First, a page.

crude price: What’s behind crude oil’s 9% fall last week

After a strong performance earlier this month, oil prices sold off violently last week, falling sharply along with risk assets including stocks.

For the week, Brent futures declined for the first time in five weeks, while WTI dropped for the first time in eight weeks.

Crude oil fell 7 per cent on Friday and was down around 9 per cent for the week as a highly uncertain outlook for global growth and fuel demand following numerous rate hikes around the world this week weighed on markets.

Central banks across the world have raised interest rates this week, led by the Federal Reserve’s 75 basis point rate hike amid a global fight against surging inflation.

Analysts argued that drastic action was needed to get ahead of rising prices but warned of a higher risk of recession. The International Energy Agency (IEA) also warned on Wednesday that soaring oil prices and weakening economic forecasts dimmed the future demand outlook.

Meanwhile, investors remained watchful of supply tightness after the US announced new sanctions on Iran. This added to concerns about production shortfalls among OPEC members and disruptions caused by unrest in Libya and Russia’s war in Ukraine.

Last week on Wednesday, the latest report from EIA pointed to subdued consumption and increasing global inventories amid a worsening outlook for growth and inflation and warned that oil demand should only reach pre-pandemic levels in 2023.

On top of that, EIA data showed that US crude production unexpectedly rose to 12 million barrels a day last week, hitting the highest level since April 2020.

Still, prices are set to remain elevated as supply from key exporter Russia is set to remain low amid western sanctions due to Russia’s invasion of Ukraine. In addition to this the number of total active drilling rigs in the United States rose by 7 this week, according to new data from Baker Hughes.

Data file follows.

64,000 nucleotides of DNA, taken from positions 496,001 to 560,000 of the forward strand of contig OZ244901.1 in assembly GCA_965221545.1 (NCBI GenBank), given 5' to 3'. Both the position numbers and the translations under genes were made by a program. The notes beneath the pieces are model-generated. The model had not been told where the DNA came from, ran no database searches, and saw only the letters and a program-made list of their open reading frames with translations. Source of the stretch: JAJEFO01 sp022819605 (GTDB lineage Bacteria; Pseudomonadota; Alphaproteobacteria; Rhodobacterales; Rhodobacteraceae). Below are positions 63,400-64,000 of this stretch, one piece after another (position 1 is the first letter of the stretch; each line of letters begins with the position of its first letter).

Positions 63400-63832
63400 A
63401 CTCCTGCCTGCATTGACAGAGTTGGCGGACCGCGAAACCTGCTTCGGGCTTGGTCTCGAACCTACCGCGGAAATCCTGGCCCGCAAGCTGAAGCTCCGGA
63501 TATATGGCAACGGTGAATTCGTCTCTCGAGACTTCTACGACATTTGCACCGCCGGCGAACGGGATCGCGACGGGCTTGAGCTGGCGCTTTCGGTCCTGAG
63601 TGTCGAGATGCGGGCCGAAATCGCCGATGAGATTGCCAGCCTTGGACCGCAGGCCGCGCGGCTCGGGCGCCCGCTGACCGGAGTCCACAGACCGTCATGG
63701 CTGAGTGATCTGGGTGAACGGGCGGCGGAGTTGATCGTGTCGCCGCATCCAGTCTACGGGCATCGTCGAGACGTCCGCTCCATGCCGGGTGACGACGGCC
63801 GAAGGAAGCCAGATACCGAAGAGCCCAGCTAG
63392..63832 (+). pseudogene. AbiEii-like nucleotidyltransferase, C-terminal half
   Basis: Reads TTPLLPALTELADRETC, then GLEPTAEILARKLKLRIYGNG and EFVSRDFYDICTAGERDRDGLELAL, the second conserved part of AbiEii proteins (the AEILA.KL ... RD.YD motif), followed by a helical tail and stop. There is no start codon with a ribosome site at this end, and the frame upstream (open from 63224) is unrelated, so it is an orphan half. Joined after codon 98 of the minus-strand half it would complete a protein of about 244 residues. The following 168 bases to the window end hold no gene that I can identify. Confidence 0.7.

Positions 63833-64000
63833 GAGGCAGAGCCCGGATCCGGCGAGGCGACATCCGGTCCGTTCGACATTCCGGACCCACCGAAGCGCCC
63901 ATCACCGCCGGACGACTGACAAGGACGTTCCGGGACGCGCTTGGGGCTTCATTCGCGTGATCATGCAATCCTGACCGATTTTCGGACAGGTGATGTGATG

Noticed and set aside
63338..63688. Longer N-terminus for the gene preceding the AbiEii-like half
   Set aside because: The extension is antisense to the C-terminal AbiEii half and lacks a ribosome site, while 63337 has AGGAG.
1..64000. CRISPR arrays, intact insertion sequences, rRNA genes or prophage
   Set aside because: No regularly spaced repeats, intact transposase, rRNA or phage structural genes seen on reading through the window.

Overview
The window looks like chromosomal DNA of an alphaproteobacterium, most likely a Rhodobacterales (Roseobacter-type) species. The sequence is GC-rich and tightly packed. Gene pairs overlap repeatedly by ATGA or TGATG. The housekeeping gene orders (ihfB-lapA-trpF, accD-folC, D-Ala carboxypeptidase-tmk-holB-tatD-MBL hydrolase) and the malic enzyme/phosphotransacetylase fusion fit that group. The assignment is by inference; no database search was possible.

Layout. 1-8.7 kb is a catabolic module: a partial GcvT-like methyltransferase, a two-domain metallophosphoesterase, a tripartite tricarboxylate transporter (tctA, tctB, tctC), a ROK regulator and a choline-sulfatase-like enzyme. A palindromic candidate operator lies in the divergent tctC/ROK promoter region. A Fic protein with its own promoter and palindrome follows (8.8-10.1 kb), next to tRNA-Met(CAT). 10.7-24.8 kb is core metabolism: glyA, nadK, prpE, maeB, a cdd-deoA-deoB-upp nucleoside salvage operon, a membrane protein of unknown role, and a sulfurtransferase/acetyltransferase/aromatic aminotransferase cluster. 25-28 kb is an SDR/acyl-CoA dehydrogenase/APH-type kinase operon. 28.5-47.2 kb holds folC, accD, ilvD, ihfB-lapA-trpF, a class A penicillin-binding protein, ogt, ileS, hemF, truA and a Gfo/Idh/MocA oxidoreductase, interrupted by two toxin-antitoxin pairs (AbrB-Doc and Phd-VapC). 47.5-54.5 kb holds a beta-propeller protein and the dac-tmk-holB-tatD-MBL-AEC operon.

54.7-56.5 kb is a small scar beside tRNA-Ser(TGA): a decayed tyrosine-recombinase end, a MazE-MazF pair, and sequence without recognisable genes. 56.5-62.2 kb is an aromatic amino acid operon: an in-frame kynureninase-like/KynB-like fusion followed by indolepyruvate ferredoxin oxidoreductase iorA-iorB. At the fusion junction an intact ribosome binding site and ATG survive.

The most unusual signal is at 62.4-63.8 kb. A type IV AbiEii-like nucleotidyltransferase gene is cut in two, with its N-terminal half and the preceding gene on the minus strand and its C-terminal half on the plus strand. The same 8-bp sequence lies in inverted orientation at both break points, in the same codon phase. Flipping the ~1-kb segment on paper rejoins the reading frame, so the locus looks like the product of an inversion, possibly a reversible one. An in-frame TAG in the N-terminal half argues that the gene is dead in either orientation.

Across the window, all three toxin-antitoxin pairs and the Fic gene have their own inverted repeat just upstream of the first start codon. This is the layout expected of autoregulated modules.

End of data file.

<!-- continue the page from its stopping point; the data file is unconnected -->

After this week’s brutal sell-off, oil (WTI Futures) is hovering slightly above a major rising trendline extended off the December 2021 lows, now crossing the $106.50 area and breaking down below there could open up the possibility of a move down to the $100 level.

The $100 level is a significant area of interest, and I think that there should be plenty of buyers. If the bullish reversal scenario plays out in the coming days, initial resistance appears around the 50-day simple moving average, followed by the $112.00 zone.

On further strength, the focus shifts to $116.50. In INR we are expecting crude might take support of Rs 8,000 below this it could touch Rs 7,765 while upside resistance will be at Rs 8,650 and Rs 8,920.

Despite rising growth headwinds, oil maintains a constructive outlook. For instance, even if energy consumption were to cool on the back of demand destruction, extremely tight markets and structural shortages should cap the downside.

We anticipate that there should be plenty of support down to the $100 level, which of course has a lot of psychology tied into it as well. Buying the dip continues to be the way forward, but the volatility of course is picking up.

(The author is VP commodities, Mehta Equities Ltd)

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